Joseph Parker's promoters Duco Events acknowledge taking their heavyweight fighter to Samoa for tonight's bout against Jason Bergman was a financial risk, but after expecting to lose money on the event they now believe they will break even.
Duco's David Higgins travelled to Apia six times in 12 months in order to drum up sponsorship for the fight - a travel schedule which has paid off and is likely to mitigate against any potential risk should pay per view sales disappoint.
Parker's fight against American Bergman is a pay per view event on Sky in New Zealand and to that end a TV studio has been air-freighted here at a six-figure cost for both Sky and Duco.
Duco own the broadcast rights, licence the event to Sky, and share the pay per view revenue.
"We're not going to get rich out of this fight but it's not about money and I'm sure Joseph, with all the photos, will always remember this," Higgins said.
"There's a lot of talent here with the physical make-up and genetics [of the people] so it's a bit of a travesty that they've never had a major internationally televised highly-ranked boxing event in Samoa.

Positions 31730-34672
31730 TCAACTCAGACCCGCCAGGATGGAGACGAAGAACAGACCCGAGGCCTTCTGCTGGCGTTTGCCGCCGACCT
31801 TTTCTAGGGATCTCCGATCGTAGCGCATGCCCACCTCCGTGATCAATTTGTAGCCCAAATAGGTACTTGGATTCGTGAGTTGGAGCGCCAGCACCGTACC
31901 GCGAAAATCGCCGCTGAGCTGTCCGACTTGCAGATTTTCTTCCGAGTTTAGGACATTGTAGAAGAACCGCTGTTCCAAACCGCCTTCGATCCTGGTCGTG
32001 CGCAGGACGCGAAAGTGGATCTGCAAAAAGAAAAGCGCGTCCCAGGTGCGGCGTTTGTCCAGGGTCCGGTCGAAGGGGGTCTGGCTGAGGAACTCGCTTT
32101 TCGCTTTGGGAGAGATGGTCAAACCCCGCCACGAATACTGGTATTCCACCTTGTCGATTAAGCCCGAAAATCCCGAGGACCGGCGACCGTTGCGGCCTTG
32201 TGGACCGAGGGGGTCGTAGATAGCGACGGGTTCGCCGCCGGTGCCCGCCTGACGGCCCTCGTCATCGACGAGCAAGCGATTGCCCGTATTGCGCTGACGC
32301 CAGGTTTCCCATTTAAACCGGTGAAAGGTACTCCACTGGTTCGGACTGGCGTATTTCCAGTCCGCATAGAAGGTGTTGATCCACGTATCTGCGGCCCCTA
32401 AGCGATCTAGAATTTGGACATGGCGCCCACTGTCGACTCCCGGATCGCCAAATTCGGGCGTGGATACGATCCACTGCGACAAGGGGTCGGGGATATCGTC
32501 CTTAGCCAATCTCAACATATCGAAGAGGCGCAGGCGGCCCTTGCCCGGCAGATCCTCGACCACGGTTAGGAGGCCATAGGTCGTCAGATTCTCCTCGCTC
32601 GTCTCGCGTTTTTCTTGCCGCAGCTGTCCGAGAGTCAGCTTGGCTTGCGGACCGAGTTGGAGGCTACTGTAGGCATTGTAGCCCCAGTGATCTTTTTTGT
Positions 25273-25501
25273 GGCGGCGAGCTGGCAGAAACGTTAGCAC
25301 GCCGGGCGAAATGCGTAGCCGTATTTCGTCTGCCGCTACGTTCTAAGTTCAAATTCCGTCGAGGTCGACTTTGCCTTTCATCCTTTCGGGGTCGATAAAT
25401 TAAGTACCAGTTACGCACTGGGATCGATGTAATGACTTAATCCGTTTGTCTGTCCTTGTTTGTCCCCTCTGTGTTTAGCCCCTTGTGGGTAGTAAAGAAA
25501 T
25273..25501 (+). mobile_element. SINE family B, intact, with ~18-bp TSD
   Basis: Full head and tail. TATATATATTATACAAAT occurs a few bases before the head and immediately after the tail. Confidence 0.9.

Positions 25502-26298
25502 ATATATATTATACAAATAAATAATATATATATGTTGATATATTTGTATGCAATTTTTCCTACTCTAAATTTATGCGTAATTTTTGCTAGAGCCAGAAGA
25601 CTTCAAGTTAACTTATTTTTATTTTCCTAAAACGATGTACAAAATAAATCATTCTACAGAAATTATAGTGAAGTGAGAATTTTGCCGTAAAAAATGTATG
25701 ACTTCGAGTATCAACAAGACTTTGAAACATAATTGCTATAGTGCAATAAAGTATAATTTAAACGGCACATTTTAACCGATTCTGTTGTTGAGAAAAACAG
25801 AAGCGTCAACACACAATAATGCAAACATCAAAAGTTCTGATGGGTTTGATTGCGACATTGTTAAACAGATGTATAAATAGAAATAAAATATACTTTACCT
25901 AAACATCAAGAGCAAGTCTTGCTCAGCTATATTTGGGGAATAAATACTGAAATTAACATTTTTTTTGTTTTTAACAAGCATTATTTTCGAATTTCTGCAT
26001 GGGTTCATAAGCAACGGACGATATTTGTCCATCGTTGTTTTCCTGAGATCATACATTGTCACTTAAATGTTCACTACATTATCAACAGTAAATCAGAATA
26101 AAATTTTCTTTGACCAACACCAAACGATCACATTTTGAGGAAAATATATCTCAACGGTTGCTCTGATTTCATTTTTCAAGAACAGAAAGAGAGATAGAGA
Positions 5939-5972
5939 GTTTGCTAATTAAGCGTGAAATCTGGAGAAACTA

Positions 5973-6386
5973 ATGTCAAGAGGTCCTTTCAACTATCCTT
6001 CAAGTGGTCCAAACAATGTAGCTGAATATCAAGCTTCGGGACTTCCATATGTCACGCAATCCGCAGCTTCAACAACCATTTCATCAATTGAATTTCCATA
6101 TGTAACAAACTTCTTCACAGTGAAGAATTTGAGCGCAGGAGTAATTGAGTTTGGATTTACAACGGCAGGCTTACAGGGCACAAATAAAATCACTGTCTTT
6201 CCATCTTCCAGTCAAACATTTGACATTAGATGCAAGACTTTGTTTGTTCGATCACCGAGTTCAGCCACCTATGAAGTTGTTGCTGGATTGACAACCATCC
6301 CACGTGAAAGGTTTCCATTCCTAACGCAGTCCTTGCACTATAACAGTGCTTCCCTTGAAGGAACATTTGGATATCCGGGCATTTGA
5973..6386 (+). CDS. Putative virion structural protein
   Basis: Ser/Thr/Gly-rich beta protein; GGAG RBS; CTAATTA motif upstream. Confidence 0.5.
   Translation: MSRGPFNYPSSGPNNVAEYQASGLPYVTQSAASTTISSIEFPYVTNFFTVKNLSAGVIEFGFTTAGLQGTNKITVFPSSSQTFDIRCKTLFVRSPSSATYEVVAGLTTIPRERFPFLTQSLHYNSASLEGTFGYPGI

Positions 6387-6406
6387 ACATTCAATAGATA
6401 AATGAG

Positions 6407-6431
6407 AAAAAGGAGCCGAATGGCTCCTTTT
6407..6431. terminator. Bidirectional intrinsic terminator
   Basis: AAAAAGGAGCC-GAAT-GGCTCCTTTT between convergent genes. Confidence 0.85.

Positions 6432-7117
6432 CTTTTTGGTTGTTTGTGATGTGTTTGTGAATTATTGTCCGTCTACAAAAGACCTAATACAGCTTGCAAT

"It's easy to keep doing business in the New Zealand market where you know everyone; it's complicated and more difficult to come to a new market and people will say things like 'be careful' and 'you won't get paid, you're going to lose a lot of money' and I'm pleased to say that that's not true.
"We thought we would lose money and that it would be more difficult in terms of commercial partnerships, but as I say, I think a lot of businesspeople in New Zealand or Australia are reluctant to come to Samoa because they might assume there's no money here... but if they make the effort they might find it's the same as any other market and because of that we're going to do better than we thought."
Higgins, who didn't rule out a return to Samoa for Parker, said pay per view sales success would only become apparent in the hours before the fight. Parker and Bergman are scheduled to take the ring at 10.15pm NZT.
"People often ask 'how many pay per views have you got?', but it doesn't come in [until later]. In fact, 80-90 per cent of the pay per view will come in the last 15 hours. You think about that - one of the biggest revenue streams. You could be in a situation where on Friday you're staring at a loss of hundreds of thousands of dollars and at some point on Saturday afternoon at say 2 o'clock you break even and then you might go into profit or you might not."
Tourism Samoa is one supporter of the event, with Prime Minister Tuilaepa Aiono Sailele Malielegoai saying he hoped the fight would put Samoa on the map as a holiday destination this year.